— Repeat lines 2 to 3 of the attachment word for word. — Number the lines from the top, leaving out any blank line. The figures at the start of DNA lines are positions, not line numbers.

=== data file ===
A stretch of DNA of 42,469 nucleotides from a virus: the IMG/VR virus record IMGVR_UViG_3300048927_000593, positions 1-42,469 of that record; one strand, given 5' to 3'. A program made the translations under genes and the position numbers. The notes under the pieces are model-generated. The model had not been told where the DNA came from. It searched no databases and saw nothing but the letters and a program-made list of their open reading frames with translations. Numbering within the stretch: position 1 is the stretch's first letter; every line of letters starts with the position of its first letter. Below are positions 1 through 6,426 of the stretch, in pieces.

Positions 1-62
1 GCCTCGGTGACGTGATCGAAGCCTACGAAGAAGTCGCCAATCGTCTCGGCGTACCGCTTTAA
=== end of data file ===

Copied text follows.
Positions 1-62
1 GCCTCGGTGACGTGATCGAAGCCTACGAAGAAGTCGCCAATCGTCTCGGCGTACCGCTTTAA